By Wei and Teddy
On May 16, 2019
Our study abroad trip to Curacao has given us the opportunity to explore the vast biodiversity of coral reefs in the Caribbean Sea. There were three species of fish that we observed with particular interest: the Peacock Flounder (Bothus lunatus), the Red Lionfish (Pterois volitans), and the Western Atlantic Trumpetfish (Aulostomus maculatus). The three species we observed each had their own behaviors that emulated patterns discussed in the textbook.
The observed Peacock Flounder was interesting for camouflaging itself within the sand. Its blue rings stuck out, making it easy to spot. However, the rings were most likely used to blend in with rocks and abstract light reflections in the water. According to the textbook, Peacock Flounders are ambush predators that tend to defend their territory from other males. If threatened, they will attempt to hide underneath the sand or remain stationary, hoping for the threat to go away. With our encounter with the fish, the textbook’s description was similar to what was seen. The fish was not alarmed by our presence most likely because it did not want to give away its location.
The lionfish also ambush their prey but the behavior is nocturnal. They move slowly through the water column by gently waving their fins, conserving energy in the process. It was interesting finding the fish hiding at the bottom of coral rocks, enacting behaviors as described in the textbook. A recently introduced invasive species from the Pacific Ocean, it is difficult to remove the lionfish from Atlantic coral ecosystems due to the lack of natural predators. Its defensive, venomous spines and slow mobility made the lionfish secure enough to be in our presence.
The Western Atlantic Trumpetfish are slow, docile creatures that also boast similar feeding methods to the previously stated fish. They spend their days facing their slender bodies towards the sand bottom, waiting for the moment to strike when an unlucky fish swims below their vacuum-like mouths. However, they also need to change locations to gather the most food possible. The Trumpetfish we observed showed behavior that deviated away from our knowledge about the fish’s feeding methods. Swimming along the water column, the trumpetfish we encountered was possibly searching for a new area of corals to continue gathering food. As we approached the fish, it grew more anxious, eventually fleeing as we reached an arms-length distance.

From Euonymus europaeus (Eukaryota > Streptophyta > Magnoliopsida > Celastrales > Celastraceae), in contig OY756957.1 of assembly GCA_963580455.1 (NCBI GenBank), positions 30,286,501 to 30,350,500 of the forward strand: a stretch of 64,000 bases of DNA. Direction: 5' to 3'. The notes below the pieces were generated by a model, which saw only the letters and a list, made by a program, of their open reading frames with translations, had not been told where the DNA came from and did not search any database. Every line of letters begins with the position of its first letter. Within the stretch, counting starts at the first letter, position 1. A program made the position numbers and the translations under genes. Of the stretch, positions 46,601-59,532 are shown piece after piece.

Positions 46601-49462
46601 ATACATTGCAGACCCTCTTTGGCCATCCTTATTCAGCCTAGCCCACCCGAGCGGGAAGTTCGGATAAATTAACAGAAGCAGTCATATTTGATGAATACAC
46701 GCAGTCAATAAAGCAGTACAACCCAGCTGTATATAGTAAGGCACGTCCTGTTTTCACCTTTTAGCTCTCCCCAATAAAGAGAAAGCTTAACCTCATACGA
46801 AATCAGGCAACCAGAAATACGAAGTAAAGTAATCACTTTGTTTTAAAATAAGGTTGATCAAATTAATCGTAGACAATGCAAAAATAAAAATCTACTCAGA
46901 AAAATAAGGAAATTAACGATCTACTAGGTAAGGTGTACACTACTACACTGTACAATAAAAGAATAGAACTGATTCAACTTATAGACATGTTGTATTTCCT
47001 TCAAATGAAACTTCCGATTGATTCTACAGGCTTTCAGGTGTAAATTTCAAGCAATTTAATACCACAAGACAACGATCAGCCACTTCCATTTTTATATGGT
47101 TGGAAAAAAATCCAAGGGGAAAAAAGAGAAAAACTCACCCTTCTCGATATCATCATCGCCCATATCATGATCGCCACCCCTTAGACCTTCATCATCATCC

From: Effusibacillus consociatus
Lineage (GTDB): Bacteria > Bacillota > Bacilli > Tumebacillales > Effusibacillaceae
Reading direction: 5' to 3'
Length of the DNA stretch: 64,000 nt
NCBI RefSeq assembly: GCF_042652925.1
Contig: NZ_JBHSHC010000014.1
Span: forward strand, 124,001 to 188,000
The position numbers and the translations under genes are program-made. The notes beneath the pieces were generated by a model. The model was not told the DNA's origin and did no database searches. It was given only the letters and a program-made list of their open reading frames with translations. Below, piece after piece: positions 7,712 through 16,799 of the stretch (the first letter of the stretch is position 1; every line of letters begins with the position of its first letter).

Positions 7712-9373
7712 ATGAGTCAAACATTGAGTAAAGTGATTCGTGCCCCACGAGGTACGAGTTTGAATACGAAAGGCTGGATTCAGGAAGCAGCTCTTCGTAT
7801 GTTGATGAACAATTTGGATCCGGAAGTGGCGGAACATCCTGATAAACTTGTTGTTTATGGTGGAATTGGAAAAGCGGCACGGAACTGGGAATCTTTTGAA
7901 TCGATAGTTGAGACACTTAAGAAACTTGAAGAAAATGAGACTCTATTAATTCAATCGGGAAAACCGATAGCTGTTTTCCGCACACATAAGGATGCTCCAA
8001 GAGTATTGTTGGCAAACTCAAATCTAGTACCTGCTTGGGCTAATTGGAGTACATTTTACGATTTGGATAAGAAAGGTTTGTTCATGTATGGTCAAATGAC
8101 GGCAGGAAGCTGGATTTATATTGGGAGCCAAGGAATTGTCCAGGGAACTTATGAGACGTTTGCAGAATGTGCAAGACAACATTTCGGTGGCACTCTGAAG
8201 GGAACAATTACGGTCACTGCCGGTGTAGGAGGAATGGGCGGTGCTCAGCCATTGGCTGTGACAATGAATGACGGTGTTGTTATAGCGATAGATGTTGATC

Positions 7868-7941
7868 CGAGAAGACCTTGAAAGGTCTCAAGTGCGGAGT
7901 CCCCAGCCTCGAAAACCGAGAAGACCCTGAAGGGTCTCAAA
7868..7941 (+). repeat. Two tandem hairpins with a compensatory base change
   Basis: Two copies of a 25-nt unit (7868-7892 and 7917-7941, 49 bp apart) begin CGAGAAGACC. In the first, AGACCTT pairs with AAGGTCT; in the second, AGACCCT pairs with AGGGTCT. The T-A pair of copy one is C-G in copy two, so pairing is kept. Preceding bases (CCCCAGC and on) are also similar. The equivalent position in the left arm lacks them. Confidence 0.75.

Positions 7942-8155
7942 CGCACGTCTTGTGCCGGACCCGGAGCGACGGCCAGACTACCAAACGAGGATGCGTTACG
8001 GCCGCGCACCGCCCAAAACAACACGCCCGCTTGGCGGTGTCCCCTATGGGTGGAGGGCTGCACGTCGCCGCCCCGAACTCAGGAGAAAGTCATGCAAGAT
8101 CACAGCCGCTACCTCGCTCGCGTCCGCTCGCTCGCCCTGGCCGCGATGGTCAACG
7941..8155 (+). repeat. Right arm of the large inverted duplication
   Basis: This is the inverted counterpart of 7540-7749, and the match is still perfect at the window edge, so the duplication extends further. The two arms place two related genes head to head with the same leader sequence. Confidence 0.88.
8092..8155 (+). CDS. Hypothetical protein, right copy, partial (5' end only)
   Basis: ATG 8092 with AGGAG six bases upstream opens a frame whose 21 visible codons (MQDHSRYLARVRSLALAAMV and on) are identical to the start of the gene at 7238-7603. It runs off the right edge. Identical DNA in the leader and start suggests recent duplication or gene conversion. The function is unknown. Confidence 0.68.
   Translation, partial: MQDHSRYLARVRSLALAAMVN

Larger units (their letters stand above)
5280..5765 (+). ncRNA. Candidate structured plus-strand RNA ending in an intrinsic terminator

Being able to study and observe these fish in their natural environments makes the understanding of marine organisms immersive and interesting. The trip so far has made our learning experience of the coral reef environment more personal than a lecture could ever teach.
The authors of this blog are students enrolled in Tropical Marine Ecology and Conservation, field courses run in the Caribbean by the University of South Florida. During these courses, students learn scientific diving techniques over a 10-14 day period and carry out research and monitoring of coral reefs at various sites. Many of these courses are done in partnership with local environmental organizations, like the Union Island Environmental Alliance and the Soufriere Marine Management Association. In this blog, students will document their activities and how they relate to course material.